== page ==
Erwin Sr.’s death left Erwin Jr.’s mother, Mary C. Foster a young widow with a son who had just turned one year old barely a month before.  It must have been a tough time for Mary trying to raise a child alone  in the early 1920’s.  The 1925 New York state census shows Erwin Jr. living at 169 Horseheads Boulevard in Horseheads (Chemung County), New York with the Horton family.  The head of household at the Horton home was Lizzie L. Horton (age 52).  Lizzie was living with her son, Charles Horton (age 20) and daughter, Gladys M. Horton (age 16).  Also living with them were Erwin V. Foster (age 5) identified as a boarder and Raymond Carpenter (age 8), also identified as a boarder.  Mary Foster was not listed as living in the home.

In 1930, the Federal census shows Mary Foster (roomer) and Ruth Carpenter (head of household), both widows, living at 401 Elm Street in Elmira (Chemung County), New York.  Neither of their sons, Erwin Foster, Jr. or Raymond Carpenter, were listed on the record as living with them.  Mary’s occupation was listed as stenographer and Ruth’s was beautician.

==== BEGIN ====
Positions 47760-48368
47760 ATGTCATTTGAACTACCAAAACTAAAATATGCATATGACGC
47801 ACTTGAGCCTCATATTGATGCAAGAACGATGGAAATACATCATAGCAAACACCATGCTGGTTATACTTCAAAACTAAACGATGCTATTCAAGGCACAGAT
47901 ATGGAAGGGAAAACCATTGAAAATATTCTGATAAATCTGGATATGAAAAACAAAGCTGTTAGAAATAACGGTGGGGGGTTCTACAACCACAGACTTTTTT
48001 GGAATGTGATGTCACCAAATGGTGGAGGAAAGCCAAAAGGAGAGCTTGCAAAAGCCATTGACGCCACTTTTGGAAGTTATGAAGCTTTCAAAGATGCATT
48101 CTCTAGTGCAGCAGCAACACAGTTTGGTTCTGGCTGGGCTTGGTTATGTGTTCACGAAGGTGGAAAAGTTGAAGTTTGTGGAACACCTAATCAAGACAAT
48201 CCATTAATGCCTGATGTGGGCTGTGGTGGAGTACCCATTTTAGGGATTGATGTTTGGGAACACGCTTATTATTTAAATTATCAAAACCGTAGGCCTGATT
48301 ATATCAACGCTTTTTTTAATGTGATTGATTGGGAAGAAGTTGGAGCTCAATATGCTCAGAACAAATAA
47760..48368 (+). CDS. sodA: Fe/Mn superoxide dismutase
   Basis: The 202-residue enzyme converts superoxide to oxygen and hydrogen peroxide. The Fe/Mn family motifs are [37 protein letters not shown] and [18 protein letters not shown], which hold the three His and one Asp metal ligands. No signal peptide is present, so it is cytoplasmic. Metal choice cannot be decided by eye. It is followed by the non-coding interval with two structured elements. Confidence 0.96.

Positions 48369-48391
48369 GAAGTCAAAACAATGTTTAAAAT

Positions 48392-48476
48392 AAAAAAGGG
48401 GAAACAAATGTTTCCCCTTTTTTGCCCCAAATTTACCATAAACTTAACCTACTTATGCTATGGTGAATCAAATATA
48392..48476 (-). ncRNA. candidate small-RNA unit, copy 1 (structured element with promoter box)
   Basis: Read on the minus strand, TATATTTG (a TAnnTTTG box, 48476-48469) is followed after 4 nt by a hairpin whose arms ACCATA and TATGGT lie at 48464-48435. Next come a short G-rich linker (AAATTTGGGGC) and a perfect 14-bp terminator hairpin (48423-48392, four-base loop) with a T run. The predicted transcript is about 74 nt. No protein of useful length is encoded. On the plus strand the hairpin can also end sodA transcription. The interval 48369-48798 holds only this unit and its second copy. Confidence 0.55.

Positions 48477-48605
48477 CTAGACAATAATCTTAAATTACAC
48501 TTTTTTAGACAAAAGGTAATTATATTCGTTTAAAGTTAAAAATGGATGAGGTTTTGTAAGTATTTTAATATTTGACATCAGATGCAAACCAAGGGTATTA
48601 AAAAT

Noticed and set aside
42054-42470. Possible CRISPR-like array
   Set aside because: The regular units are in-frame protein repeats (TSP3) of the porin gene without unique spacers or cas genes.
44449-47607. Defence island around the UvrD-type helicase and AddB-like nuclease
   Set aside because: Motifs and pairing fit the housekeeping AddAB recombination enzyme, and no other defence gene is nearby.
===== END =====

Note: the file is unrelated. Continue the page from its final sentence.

By the 1940 Federal census, Mary Foster and Ruth Carpenter were still living together, now at 76 York Avenue in Elmira.  Ruth’s occupation was still beautician, but Mary was now listed as a clerk for the railroad.  Both of their sons were now listed as living with them.  Erwin was now 20 years old and a student in his second year of college and Raymond was 23 and a gas station attendant.

In 1942, public records listed Erwin Jr. as living at 705 Winsor Avenue in Elmira.  On November 27 he enlisted in the service in Binghamton, New York.  His enlistment record indicates he was 5’5′ and 143 pounds.  His civilian occupation was listed as “embalmers and undertakers.”  He was single with no dependents.

Erwin V. Foster was one of the lucky ones to survive WWII.  On April 22, 1945 he completed his tour with the 544th Bomb Squad of the 384th Bombardment Group of the 8th Air Force and returned to the states.

After WWII he married Virginia S. (maiden name unknown).  Public records show them as married and living together between 1952 and 1958, although I cannot find record of their exact marriage dates.  On July 1, 1961, Erwin married Bessie Irene Allen in Elmira.  Bessie died on October 12, 1994.

Erwin’s mother, Mary, outlived her son and died July 16, 1989, at the age of 91 in Syracuse, New York.

Erwin died at the age of 61 on June 30, 1981 in Horseheads (Chemung County), New York and is buried in the Maple Grove Cemetery in Horseheads.

© Cindy Farrar Bryan and The Arrowhead Club, 2014